Thousands of people have taken to the streets of Georgia’s capital after a cameraman, one of dozens of journalists beaten during attacks on LGBTQ activists in Tbilisi this week, died.
LGBTQ campaigners in the South Caucasus country of Georgia called off a pride march on Monday after violent groups opposed to the event stormed and ransacked their office in Tbilisi and targeted activists and journalists.
Cameraman Alexander Lashkarava, 36, who was beaten up in the incident, was found dead at his home by his mother, TV Pirveli, the channel he worked for, said on Sunday. It did not disclose the cause of death.
Thousands of protesters gathered outside the parliament and the office of ruling party Georgian Dream on Sunday to call for the prime minister and interior minister to resign over the violence and Lashkarava’s death.
Elene Khoshtaria, an opposition politician, splashed red paint on the door of a government building in protest.
Lashkarava’s death has outraged human rights activists in Georgia, who blame the authorities for emboldening hate groups and failing to keep journalists and LGBTQ supporters out of harm’s way.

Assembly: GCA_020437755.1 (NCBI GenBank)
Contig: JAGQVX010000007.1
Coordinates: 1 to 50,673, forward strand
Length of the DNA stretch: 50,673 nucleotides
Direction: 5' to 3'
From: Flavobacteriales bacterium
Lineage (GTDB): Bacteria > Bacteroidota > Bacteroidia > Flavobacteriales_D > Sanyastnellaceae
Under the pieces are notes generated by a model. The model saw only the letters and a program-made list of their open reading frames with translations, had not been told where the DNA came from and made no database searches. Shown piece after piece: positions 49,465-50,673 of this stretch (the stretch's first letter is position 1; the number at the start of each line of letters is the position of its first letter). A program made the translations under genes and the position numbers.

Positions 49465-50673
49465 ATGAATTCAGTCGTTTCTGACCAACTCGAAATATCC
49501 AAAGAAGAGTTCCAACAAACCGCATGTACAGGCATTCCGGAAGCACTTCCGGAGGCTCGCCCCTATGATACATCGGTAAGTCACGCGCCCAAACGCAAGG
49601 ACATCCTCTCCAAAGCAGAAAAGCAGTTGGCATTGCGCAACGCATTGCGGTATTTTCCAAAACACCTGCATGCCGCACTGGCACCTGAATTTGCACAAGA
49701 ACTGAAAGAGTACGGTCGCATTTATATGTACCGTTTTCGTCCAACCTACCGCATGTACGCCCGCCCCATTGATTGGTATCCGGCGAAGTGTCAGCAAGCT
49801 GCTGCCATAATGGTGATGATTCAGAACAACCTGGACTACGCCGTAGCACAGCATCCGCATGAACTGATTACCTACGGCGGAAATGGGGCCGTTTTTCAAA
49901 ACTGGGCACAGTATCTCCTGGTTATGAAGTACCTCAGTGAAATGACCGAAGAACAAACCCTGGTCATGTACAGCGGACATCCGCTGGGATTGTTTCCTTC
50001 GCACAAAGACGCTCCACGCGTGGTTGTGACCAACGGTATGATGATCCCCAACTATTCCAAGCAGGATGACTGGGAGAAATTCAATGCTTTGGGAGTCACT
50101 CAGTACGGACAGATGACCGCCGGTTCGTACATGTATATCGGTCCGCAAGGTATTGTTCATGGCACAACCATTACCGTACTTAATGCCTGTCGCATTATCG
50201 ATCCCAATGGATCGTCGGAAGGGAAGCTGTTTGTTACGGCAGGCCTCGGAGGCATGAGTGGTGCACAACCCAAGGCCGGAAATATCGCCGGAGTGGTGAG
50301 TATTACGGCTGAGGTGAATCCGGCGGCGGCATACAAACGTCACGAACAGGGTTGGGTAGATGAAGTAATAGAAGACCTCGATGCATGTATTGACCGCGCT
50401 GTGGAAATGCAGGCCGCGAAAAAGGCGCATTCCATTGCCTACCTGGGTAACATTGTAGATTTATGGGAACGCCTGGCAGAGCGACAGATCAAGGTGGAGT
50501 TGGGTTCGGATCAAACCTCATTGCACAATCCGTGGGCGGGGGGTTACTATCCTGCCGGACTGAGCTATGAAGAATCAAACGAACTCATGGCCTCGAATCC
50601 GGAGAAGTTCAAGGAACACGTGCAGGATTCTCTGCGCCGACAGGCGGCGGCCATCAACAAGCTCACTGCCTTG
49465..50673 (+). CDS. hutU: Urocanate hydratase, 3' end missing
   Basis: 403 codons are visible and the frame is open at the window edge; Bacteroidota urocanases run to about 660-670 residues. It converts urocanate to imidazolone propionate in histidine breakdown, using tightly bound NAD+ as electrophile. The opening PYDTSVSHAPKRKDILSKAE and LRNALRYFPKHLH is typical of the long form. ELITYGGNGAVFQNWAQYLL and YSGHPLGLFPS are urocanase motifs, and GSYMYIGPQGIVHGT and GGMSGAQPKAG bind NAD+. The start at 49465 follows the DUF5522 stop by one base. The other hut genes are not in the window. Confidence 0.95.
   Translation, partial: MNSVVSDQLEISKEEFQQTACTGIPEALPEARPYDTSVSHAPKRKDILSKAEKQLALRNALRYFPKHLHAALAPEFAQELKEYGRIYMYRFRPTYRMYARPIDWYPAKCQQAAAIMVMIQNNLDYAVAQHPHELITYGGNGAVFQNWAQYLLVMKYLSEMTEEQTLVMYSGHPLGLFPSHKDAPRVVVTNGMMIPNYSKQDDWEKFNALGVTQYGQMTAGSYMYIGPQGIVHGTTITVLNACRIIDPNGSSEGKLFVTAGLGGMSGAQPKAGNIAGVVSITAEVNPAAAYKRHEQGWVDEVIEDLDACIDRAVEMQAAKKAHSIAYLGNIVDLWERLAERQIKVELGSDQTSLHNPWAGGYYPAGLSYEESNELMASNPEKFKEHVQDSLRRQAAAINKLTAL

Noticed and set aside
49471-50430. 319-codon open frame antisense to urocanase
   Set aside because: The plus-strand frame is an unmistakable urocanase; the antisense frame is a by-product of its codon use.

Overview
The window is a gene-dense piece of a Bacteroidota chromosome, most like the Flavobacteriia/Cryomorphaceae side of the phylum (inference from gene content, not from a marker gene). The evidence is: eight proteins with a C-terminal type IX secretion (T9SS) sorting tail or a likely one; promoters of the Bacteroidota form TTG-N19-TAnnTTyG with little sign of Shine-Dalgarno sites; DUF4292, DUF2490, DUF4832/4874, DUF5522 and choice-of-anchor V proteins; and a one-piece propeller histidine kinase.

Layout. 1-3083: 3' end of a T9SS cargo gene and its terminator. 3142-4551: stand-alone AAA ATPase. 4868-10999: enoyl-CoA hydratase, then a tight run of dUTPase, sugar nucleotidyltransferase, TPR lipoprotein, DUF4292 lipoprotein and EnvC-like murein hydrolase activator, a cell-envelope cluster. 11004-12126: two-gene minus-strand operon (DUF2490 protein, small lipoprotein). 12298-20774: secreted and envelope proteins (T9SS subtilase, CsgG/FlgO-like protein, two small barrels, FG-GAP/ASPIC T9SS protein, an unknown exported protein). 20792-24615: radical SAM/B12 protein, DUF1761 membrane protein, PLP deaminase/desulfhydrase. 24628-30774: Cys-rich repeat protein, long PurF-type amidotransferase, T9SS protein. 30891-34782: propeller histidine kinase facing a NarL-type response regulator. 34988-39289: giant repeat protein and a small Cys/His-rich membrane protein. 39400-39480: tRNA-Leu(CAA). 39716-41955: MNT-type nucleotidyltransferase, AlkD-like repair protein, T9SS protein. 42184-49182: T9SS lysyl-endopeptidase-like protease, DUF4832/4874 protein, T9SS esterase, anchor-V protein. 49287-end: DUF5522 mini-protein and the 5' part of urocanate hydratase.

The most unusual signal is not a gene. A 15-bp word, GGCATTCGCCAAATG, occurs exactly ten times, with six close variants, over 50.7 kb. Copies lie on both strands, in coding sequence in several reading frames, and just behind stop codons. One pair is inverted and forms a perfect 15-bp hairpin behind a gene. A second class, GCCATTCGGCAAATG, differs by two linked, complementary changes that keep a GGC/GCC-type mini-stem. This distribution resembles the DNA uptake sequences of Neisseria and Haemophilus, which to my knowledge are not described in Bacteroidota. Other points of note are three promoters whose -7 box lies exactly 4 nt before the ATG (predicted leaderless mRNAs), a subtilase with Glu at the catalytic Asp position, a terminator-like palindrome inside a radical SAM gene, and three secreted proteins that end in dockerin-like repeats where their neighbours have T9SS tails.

The interior ministry said it was investigating Lashkarava’s death, but did not say what caused it.
The ministry said later that Lashkarava’s “professional activities were illegally obstructed by threats of violence” during the attacks on LGBTQ supporters.
Georgian President Salome Zourabichvili wrote on Twitter on Sunday that she had visited Lashkarava’s family.
“What happened is a tragedy and I send my condolences to the entire media community and to all of Georgia,” she wrote. “It must be investigated and those responsible must be punished.”
More than 50 journalists were targeted in the violence, police said on Monday, prompting Western countries to call on Georgia to ensure freedom of expression and assembly.
The planned pride march, which was called off before it began, had prompted criticism from the church and conservatives, while Prime Minister Irakli Garibashvili said the march risked causing public confrontation.